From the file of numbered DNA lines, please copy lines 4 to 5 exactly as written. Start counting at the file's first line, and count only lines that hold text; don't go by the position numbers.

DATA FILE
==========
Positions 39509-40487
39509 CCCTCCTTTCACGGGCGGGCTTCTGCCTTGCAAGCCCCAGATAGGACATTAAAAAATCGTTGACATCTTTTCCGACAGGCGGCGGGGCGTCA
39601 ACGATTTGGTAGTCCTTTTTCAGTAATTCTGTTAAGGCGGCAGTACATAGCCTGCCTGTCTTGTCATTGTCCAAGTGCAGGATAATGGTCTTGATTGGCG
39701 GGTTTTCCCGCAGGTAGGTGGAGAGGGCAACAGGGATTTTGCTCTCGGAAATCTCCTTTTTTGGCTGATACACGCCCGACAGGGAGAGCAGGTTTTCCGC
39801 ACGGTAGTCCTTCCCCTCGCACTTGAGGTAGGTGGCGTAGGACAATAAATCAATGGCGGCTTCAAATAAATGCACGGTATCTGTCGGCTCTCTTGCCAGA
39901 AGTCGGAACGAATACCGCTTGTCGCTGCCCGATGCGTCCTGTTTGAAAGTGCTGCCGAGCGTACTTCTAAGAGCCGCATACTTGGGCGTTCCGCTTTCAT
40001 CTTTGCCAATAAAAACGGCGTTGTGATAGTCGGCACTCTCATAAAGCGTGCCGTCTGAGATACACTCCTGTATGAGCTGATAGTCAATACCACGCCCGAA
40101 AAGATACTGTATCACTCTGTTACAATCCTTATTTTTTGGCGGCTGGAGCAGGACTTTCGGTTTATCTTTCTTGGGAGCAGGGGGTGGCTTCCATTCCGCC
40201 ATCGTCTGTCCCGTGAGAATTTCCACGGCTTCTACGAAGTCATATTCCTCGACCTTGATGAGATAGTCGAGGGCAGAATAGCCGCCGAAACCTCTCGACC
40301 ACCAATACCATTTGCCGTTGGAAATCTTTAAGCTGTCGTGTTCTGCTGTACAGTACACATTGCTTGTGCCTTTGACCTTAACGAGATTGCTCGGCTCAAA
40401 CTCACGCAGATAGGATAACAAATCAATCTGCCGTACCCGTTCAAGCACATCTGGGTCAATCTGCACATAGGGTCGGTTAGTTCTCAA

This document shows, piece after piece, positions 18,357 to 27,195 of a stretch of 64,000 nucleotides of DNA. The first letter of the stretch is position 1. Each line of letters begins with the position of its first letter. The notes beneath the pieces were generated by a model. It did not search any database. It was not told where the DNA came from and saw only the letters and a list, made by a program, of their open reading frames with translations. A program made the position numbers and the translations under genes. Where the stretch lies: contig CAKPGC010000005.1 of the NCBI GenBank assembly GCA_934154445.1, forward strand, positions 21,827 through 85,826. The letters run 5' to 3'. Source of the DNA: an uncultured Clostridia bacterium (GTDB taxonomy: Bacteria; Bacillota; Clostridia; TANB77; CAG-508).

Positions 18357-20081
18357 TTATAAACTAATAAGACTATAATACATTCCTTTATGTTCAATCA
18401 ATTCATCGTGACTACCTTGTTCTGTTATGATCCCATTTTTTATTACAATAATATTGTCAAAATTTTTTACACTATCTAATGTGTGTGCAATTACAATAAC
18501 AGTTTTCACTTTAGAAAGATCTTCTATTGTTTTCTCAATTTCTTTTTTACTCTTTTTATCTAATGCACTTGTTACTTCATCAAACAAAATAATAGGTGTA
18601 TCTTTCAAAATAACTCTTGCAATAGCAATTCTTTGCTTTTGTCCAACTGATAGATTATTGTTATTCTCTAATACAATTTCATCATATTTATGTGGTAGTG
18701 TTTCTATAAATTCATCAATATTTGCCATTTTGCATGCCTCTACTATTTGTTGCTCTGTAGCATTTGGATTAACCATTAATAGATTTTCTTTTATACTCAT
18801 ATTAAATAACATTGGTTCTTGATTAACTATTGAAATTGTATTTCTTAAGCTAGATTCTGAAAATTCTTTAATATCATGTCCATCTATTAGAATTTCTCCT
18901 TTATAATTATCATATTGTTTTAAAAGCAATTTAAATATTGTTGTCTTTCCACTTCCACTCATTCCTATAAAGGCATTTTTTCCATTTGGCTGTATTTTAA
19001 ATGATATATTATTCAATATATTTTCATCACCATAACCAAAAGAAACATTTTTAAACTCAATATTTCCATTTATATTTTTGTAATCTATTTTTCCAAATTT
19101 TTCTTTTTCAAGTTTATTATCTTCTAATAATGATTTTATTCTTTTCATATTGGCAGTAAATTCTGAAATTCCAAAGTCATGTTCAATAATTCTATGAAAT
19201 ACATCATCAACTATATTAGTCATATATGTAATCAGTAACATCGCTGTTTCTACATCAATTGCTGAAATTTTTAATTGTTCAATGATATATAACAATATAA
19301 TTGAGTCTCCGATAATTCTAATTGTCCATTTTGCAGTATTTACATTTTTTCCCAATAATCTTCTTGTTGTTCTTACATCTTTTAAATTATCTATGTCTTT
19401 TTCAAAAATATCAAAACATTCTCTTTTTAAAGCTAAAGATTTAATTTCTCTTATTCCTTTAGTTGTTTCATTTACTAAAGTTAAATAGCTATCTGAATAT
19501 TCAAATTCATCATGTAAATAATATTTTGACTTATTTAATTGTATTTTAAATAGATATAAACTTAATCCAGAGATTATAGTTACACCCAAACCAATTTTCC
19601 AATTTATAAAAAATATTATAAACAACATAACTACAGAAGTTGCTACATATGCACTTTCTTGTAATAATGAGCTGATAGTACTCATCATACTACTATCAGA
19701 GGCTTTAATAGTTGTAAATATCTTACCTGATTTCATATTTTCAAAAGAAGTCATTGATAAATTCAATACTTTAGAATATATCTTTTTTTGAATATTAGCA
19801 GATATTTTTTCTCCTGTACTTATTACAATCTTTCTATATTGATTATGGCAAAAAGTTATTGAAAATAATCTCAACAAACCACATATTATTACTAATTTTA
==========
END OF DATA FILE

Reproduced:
39701 GGTTTTCCCGCAGGTAGGTGGAGAGGGCAACAGGGATTTTGCTCTCGGAAATCTCCTTTTTTGGCTGATACACGCCCGACAGGGAGAGCAGGTTTTCCGC
39801 ACGGTAGTCCTTCCCCTCGCACTTGAGGTAGGTGGCGTAGGACAATAAATCAATGGCGGCTTCAAATAAATGCACGGTATCTGTCGGCTCTCTTGCCAGA